Still Saving Up for the Helicopter?
Heli-skiing in Alaska is the ultimate dream trip for many skiers. Fresh tracks on every run, in waist-high powder - sounds good? But if, like most of us, you can’t quite stretch to renting or owning a helicopter, you might be interested to find out exactly which are the best resorts for off-piste, back-country and big-mountain skiing to hone your powder technique in preparation for the dream trip.
If you talk about big-mountain skiing, then you quite simply can’t avoid the Chamonix Valley. The French Alpine town stands at 1035m and is often referred to as the world capital of alpinism. It nestles at the foot of Mont Blanc, the tallest mountain in Europe (4809m). The cable car of the Aiguille Du Midi holds the record as the highest vertical ascent cable car in the world, rising from 1035 m to 3842m.
The Vallée Blanche routes start at the top of the Aiguille du Midi where after exiting the ice tunnel, you are straight on to the ‘arête’. This is potentially one of the most dangerous points of the route as it is essentially a ridge edge, which has a 50-degree pitch on both sides. In high season a safety rope is placed along the descending path, but it is still pretty intimidating knowing that it is all that stands between you and the buildings of Chamonix in the town centre far below.
There are four main Vallée Blanche routes. The classic route ‘voie normal’ is fairly straightforward, but it is always a good idea to go with a trained local guide. This route can be pretty busy during high season. The other routes are known as Le Vrai Vallée Blanche, the Petit Envers du Plan and the Grand Envers du Plan. These are technically more challenging and involve couloir skiing, so are definitely for more experienced skiers.
Staying in France, but away from the much vaunted slopes of Chamonix, you could always head down to La Grave in the Haute-Alpes departement of Southern France, an area which is famously unpisted. Whilst it is patrolled, it has no formal avalanche control. La Grave has just one téléphérique accessing 7,000 vertical feet of terrain. So it is not for the faint hearted! Let’s say that you’re unlikely to see too many movie or pop stars - this is proper skiing!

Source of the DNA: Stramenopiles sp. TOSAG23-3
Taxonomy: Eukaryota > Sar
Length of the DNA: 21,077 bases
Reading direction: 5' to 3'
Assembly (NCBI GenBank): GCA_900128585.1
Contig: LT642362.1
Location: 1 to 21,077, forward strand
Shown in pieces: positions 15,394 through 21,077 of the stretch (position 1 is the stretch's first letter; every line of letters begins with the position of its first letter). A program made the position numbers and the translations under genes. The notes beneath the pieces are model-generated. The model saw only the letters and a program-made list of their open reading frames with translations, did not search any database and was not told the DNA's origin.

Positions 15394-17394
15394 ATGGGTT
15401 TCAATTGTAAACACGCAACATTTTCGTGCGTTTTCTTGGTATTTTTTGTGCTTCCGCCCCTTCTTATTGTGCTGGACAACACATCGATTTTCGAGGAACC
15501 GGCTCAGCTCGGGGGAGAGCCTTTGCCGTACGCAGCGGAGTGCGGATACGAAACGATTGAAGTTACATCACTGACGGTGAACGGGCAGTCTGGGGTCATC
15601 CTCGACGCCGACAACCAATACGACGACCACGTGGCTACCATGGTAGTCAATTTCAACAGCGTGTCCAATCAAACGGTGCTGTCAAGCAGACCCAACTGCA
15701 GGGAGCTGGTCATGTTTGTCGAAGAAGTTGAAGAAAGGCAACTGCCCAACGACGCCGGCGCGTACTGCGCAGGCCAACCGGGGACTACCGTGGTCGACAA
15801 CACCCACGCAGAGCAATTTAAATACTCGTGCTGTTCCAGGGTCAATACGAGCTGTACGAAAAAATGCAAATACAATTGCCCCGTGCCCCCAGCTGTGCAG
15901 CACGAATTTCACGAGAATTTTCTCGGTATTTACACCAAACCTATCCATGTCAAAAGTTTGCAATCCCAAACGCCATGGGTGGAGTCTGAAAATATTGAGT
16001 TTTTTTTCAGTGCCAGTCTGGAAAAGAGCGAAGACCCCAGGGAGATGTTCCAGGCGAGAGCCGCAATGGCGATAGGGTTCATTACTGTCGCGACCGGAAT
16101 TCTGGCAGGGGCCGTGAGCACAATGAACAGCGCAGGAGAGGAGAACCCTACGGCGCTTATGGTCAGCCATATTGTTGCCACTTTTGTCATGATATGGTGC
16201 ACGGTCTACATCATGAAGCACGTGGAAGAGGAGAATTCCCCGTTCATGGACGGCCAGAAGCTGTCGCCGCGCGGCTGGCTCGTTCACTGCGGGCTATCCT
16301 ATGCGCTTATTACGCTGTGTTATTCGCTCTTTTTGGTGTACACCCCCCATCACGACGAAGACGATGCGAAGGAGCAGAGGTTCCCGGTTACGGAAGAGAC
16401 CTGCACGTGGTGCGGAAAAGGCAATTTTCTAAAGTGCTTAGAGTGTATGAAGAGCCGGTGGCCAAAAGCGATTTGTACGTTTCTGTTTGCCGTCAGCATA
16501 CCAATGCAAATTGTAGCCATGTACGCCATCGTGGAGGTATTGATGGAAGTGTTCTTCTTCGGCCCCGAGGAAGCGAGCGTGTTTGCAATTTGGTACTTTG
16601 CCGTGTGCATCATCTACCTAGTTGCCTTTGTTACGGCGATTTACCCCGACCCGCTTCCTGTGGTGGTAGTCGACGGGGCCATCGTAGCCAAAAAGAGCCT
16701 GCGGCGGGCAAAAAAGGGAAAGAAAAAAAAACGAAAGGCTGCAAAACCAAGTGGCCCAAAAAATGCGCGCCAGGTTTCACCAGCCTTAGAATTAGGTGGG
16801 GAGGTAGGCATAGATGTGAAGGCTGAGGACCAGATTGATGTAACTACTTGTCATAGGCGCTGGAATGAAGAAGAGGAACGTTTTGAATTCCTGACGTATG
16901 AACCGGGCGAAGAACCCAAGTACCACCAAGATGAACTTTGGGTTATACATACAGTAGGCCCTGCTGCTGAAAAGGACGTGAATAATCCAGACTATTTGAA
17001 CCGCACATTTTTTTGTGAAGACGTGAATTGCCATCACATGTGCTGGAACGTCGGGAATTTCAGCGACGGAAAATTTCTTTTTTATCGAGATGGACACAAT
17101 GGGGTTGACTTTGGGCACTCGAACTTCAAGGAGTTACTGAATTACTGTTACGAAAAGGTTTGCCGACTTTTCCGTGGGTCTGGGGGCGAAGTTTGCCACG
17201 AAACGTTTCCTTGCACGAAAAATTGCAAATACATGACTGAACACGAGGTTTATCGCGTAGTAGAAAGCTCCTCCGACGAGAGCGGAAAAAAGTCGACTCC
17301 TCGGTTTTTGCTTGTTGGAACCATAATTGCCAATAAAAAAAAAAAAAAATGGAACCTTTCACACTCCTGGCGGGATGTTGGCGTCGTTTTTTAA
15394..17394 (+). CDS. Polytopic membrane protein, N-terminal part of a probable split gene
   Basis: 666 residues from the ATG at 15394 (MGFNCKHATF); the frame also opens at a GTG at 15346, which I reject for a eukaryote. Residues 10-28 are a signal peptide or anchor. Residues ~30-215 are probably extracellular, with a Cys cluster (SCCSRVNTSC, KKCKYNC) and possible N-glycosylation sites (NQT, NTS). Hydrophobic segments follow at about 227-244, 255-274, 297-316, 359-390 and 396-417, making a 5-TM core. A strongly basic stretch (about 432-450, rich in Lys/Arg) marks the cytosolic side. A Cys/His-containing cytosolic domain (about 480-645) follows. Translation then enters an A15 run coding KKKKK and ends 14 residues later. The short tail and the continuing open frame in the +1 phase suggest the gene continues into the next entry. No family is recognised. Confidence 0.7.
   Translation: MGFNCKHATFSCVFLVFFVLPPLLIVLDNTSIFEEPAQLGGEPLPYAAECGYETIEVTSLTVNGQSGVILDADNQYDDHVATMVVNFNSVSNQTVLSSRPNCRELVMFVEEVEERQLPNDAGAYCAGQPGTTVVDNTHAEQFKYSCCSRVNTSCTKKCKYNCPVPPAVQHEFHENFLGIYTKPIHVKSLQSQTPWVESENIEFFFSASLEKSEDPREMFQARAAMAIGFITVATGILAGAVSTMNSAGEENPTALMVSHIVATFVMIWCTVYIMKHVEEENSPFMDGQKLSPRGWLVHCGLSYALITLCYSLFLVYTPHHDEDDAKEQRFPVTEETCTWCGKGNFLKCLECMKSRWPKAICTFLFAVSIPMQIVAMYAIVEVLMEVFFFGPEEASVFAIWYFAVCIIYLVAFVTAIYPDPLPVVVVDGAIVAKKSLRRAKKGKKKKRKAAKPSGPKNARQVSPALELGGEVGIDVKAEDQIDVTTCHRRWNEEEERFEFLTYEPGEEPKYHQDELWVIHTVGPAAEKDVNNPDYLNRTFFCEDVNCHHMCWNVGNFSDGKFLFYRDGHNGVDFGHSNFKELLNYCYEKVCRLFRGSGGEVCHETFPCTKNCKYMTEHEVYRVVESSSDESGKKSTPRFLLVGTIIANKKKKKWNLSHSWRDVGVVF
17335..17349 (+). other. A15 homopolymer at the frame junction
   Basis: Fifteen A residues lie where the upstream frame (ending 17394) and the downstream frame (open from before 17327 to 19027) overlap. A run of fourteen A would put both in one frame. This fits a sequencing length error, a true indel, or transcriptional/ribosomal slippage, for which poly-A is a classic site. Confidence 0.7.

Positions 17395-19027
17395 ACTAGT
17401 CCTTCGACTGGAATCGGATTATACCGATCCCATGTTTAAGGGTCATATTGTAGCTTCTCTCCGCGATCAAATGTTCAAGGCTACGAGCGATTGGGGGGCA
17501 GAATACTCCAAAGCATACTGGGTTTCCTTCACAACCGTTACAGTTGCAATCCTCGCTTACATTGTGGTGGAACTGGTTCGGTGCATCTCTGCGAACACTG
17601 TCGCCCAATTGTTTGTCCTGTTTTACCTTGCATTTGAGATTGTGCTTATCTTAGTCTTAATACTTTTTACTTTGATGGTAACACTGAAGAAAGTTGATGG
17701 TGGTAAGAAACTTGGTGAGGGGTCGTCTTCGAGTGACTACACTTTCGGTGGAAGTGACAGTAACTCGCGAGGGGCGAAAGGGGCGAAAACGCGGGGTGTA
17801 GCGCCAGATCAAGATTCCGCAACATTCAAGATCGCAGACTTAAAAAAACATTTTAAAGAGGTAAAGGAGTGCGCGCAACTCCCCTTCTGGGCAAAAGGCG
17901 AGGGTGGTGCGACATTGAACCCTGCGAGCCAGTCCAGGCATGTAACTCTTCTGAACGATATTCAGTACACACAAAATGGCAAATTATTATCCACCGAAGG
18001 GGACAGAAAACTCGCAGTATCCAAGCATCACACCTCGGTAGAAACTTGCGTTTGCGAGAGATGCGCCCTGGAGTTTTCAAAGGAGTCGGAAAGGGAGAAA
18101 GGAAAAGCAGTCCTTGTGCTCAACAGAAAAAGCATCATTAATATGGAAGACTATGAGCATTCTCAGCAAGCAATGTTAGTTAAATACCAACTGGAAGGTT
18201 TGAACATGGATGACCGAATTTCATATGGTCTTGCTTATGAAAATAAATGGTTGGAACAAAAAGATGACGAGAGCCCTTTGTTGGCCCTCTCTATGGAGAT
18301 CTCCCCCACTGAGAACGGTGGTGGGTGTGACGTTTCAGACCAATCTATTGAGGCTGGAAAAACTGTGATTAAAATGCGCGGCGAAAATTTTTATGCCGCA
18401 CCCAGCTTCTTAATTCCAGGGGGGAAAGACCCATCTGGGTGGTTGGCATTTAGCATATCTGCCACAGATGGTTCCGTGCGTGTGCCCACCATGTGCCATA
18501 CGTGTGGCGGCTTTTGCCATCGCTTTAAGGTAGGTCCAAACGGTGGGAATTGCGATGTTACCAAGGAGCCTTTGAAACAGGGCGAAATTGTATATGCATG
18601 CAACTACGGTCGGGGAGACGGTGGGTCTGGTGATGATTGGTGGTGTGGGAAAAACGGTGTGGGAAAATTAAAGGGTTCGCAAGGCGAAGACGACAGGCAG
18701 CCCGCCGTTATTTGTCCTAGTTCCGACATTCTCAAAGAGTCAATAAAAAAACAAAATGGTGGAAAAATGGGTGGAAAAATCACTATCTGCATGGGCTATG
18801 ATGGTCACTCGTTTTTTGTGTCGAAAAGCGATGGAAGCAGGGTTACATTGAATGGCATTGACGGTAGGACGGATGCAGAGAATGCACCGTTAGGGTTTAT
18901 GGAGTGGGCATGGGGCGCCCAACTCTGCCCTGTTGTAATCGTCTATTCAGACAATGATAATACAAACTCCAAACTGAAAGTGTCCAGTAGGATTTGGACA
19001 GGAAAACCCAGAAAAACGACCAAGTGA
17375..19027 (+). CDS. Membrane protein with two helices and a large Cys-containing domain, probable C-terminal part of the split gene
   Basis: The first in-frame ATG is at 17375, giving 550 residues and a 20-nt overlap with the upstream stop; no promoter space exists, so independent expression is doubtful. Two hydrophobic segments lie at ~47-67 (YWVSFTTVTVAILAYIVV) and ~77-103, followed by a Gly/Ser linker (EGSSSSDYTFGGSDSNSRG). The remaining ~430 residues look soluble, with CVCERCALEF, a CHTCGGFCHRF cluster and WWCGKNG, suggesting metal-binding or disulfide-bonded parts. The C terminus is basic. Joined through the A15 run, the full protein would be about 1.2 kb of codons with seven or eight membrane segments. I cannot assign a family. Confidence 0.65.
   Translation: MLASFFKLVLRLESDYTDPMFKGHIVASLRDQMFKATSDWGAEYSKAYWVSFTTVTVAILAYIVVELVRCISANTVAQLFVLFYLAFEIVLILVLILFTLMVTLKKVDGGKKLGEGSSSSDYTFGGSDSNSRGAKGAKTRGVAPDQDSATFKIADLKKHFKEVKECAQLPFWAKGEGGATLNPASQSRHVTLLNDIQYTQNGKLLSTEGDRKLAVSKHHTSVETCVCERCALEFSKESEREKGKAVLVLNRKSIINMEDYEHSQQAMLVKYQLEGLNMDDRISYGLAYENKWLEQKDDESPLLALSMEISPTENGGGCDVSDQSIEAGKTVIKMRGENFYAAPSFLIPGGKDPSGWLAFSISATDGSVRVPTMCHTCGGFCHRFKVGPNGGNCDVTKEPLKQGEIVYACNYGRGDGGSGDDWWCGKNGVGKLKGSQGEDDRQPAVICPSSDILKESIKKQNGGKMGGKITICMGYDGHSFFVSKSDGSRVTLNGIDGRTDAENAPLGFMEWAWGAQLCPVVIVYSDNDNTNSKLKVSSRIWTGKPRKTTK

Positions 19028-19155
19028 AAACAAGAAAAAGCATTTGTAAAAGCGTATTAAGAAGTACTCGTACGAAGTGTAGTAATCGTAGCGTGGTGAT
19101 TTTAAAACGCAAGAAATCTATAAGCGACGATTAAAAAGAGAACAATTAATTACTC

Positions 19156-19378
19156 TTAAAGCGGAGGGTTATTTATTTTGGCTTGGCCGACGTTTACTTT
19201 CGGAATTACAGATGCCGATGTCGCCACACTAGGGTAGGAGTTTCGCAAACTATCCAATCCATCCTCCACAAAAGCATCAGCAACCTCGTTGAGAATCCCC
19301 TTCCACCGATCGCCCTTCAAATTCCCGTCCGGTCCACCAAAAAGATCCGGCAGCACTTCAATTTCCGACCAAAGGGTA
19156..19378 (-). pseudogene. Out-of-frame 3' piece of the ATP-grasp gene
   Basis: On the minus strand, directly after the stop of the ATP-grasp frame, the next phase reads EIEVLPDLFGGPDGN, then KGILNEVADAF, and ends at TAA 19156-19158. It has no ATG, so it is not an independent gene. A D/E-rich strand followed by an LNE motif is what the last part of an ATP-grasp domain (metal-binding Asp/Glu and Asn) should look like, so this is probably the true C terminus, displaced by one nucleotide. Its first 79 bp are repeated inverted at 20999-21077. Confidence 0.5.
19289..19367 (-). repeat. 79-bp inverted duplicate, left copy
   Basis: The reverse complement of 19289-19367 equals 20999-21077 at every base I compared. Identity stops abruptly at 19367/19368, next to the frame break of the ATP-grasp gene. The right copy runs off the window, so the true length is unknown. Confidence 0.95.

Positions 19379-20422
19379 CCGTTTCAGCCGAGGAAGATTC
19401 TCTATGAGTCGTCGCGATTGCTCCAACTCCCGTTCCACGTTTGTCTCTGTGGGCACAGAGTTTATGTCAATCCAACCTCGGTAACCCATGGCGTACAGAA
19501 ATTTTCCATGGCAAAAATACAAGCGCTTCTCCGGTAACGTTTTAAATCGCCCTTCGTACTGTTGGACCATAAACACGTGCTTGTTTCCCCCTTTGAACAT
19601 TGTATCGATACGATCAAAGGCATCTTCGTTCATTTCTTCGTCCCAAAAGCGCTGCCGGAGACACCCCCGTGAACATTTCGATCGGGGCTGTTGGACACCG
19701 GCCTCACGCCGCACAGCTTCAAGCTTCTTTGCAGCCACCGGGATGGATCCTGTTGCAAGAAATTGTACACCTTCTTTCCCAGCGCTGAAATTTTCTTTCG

Across the Atlantic, the American equivalent of La Grave is Silverton Mountain in Colorado. Like the French resort, Silverton has just one chairlift that gives you access to an incredible 1819 acres of amazing descents in every direction. The official website describes itself perfectly: “…the highest and steepest ski area in North America with a peak elevation of 13487 feet, and no easy way down.”
If you want the best powder in the world, ask anyone, you have to look to Japan! Without turning this into a geography lesson, the cold Siberian wind blows off continental Asia, picks up moisture from the Sea of Japan and then slams into Japan’s mountain ranges. That forces the air to rise, which creates legendary amounts of snowfall. You will love skiing in Japan as Japan loves skiing! In the mid ‘80s Japan had over 1,200 ski resorts, that number has dropped to 615 but it is still more than any other country (USA has 480). However Niseko United is officially Japan's #1 snow resort. Located in Hokkaido, it is a two and a half hour drive from Chitose Airport, and comprises of 4 interlinked ski resorts - Grand Hirafu, Hanazono, Niseko Village and An’nupuri. It is renowned for its consistency and quality of powder snow right throughout the winter season.
Finishing with our dream trip, if you still haven’t saved up quite enough, you don’t always need a helicopter to ski in Alaska. Alyeska Resort is 27 miles from the city of Anchorage, and has 1610 skiable acres, 76 named trails and over 669 inches of snow annually. They also have two terrain parks there if, heaven forbid, you get bored of all that natural terrain!
…So there’s plenty to keep you busy, before you get to the chopper!